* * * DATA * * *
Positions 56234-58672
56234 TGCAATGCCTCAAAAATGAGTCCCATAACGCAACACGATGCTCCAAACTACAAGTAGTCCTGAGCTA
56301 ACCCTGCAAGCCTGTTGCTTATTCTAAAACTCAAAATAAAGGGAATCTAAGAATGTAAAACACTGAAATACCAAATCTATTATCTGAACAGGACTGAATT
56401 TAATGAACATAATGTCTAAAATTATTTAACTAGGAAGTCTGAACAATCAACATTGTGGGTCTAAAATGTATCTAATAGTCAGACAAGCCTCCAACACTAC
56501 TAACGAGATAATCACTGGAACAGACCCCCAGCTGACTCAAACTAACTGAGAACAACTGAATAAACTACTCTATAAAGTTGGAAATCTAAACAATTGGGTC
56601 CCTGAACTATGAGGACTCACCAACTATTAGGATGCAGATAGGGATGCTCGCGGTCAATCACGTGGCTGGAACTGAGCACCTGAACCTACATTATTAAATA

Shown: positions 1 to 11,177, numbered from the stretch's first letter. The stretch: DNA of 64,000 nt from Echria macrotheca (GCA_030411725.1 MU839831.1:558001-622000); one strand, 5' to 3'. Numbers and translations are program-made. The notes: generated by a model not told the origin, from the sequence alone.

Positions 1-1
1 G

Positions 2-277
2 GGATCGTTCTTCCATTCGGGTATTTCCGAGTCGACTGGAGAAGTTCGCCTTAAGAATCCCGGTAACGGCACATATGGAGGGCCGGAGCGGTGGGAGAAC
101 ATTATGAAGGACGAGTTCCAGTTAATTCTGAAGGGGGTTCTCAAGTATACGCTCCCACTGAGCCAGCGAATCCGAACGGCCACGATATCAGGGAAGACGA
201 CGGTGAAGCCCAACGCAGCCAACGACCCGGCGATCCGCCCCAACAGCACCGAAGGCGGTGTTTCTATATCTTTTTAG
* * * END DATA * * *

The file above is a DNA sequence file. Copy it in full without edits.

Positions 56234-58672
56234 TGCAATGCCTCAAAAATGAGTCCCATAACGCAACACGATGCTCCAAACTACAAGTAGTCCTGAGCTA
56301 ACCCTGCAAGCCTGTTGCTTATTCTAAAACTCAAAATAAAGGGAATCTAAGAATGTAAAACACTGAAATACCAAATCTATTATCTGAACAGGACTGAATT
56401 TAATGAACATAATGTCTAAAATTATTTAACTAGGAAGTCTGAACAATCAACATTGTGGGTCTAAAATGTATCTAATAGTCAGACAAGCCTCCAACACTAC
56501 TAACGAGATAATCACTGGAACAGACCCCCAGCTGACTCAAACTAACTGAGAACAACTGAATAAACTACTCTATAAAGTTGGAAATCTAAACAATTGGGTC
56601 CCTGAACTATGAGGACTCACCAACTATTAGGATGCAGATAGGGATGCTCGCGGTCAATCACGTGGCTGGAACTGAGCACCTGAACCTACATTATTAAATA

Shown: positions 1 to 11,177, numbered from the stretch's first letter. The stretch: DNA of 64,000 nt from Echria macrotheca (GCA_030411725.1 MU839831.1:558001-622000); one strand, 5' to 3'. Numbers and translations are program-made. The notes: generated by a model not told the origin, from the sequence alone.

Positions 1-1
1 G

Positions 2-277
2 GGATCGTTCTTCCATTCGGGTATTTCCGAGTCGACTGGAGAAGTTCGCCTTAAGAATCCCGGTAACGGCACATATGGAGGGCCGGAGCGGTGGGAGAAC
101 ATTATGAAGGACGAGTTCCAGTTAATTCTGAAGGGGGTTCTCAAGTATACGCTCCCACTGAGCCAGCGAATCCGAACGGCCACGATATCAGGGAAGACGA
201 CGGTGAAGCCCAACGCAGCCAACGACCCGGCGATCCGCCCCAACAGCACCGAAGGCGGTGTTTCTATATCTTTTTAG